Weekly Reader Corp.
Last night I read about the demise of My Weekly Reader and it started me thinking. Have you ever seen an event fly by and deep within your heart know that it was a great and missed opportunity? The death of My Weekly Reader seems to me to be such a missed opportunity. Here was a great and potential cornerstone for sustaining the newspaper industry perhaps a decade longer, now murdered after 84 years of publishing to the youth of America.
Weekly Reader, a staple in American classrooms for a century, has some hard news for its young readers: it’s shutting down.
Chief rival Scholastic, which bought the school newspaper earlier this year, is folding it into Scholastic News and axing all but five of Weekly Reader’s 60 employees in White Plains, NY, The Post has learned.
Like all papers, Weekly Reader was struggling with changes roiling the print world and was under pressure to develop digital editions.
Industry Executives’ Appointments, Promotions, Transfers and More … • Pamela Sader is named senior vice president, sales and marketing for school and library publishing at Weekly Reader.• Smithsonian Publishing names Kerry Bianchi group publisher.• Kristen Dabbs joins American Songwriter magazine as advertising director.• Success magazine names Andrew Mondello Web editor.• AARP The Magazine appoints Andrzej…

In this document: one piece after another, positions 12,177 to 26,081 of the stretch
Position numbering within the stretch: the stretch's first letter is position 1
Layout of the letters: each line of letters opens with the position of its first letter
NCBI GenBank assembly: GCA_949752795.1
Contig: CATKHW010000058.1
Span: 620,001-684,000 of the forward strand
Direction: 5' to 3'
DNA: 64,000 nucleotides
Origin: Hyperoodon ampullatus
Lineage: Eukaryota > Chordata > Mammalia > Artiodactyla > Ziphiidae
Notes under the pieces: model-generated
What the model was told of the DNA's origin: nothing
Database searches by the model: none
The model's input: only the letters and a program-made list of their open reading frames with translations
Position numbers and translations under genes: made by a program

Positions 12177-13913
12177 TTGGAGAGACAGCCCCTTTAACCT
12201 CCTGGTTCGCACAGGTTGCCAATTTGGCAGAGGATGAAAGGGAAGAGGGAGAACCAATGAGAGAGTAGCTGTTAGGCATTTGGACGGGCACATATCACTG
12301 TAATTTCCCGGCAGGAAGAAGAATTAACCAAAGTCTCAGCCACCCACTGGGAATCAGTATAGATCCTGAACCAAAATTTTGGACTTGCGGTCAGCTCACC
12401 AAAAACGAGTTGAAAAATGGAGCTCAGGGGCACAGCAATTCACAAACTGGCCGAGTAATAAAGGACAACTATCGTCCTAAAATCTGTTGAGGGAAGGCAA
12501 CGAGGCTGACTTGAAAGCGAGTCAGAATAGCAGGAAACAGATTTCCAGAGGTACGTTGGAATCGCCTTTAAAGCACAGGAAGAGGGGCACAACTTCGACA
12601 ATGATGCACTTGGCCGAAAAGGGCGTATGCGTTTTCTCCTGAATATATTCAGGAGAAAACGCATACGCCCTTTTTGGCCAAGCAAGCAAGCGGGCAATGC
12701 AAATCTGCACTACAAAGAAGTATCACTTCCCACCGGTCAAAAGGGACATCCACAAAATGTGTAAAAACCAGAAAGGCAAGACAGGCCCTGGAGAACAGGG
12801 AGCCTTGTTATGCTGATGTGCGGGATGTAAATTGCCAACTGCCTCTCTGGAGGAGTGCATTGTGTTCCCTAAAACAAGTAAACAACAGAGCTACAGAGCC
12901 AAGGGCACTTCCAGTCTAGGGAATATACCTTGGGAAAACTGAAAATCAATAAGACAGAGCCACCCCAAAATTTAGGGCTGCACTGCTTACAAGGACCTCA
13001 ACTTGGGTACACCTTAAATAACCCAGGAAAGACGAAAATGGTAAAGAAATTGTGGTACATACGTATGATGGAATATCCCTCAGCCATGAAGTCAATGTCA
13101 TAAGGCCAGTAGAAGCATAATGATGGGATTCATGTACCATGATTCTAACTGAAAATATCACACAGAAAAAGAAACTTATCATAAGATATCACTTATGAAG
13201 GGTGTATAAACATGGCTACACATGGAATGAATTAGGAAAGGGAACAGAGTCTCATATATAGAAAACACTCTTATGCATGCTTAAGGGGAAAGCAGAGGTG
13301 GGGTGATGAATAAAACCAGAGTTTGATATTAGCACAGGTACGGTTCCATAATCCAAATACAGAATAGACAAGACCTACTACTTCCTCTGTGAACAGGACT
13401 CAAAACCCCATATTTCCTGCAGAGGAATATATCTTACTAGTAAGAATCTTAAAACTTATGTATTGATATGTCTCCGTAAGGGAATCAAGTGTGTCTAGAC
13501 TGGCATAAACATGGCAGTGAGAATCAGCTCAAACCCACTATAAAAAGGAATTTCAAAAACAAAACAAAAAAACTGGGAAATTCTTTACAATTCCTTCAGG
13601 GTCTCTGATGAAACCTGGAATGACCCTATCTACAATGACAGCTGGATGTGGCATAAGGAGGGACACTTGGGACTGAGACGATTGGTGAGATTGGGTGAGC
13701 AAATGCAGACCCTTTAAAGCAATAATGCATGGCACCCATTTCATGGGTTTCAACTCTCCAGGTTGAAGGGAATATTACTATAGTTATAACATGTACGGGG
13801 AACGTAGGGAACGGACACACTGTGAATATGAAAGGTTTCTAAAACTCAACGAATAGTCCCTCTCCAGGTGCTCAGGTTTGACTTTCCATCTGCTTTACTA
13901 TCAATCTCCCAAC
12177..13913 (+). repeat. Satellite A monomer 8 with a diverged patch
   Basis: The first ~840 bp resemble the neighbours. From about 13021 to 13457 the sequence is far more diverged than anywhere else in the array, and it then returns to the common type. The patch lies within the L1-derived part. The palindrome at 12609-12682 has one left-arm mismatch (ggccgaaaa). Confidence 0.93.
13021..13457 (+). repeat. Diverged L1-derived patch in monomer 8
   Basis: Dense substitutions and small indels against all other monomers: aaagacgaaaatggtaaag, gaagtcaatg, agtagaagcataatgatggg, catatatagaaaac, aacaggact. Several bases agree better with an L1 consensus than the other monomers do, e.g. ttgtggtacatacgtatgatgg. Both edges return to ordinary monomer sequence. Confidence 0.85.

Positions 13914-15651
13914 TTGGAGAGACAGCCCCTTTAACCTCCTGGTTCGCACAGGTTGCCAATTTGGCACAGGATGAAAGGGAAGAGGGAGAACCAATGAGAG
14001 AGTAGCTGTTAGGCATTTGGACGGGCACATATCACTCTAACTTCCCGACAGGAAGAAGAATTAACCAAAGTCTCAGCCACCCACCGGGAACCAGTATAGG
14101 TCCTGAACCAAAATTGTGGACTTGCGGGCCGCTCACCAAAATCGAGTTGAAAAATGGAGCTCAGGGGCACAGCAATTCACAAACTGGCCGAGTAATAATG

The Reader’s Digest Association Inc. (RDA) announced yesterday a merger agreement with an investor group headlined by Ripplewood Holdings LLC. The group will acquire all of RDA’s outstanding common shares and assumption of RDA’s debt for a total transaction valued at $2.4 billion. “After looking closely at our company’s assets and prospects for growth, Ripplewood offered to purchase the company for $17 per share, and our Board of Directors subsequently accepted this offer,” RDA President and CEO Eric Schrier wrote in a candid note to all of his employees. According to RDA, the Board of Directors has approved the merger agreement, which should take place
Merriam-Webster is a household name when it comes to dictionaries. In fact, its dictionary is said to be the second best-selling hardcover book in American history next to the Bible. So it might be surprising to find out that behind this book is a manufacturing department of just one: David Pelkey. Pelkey, Merriam-Webster’s director of manufacturing, oversees the manufacturing of all printed materials for the company, which has been a forerunner in the age of multimedia publishing. “I do all of the paper purchasing, warehousing and inventory management, and I also have a hand in distribution,” he says. Pelkey’s name may not be as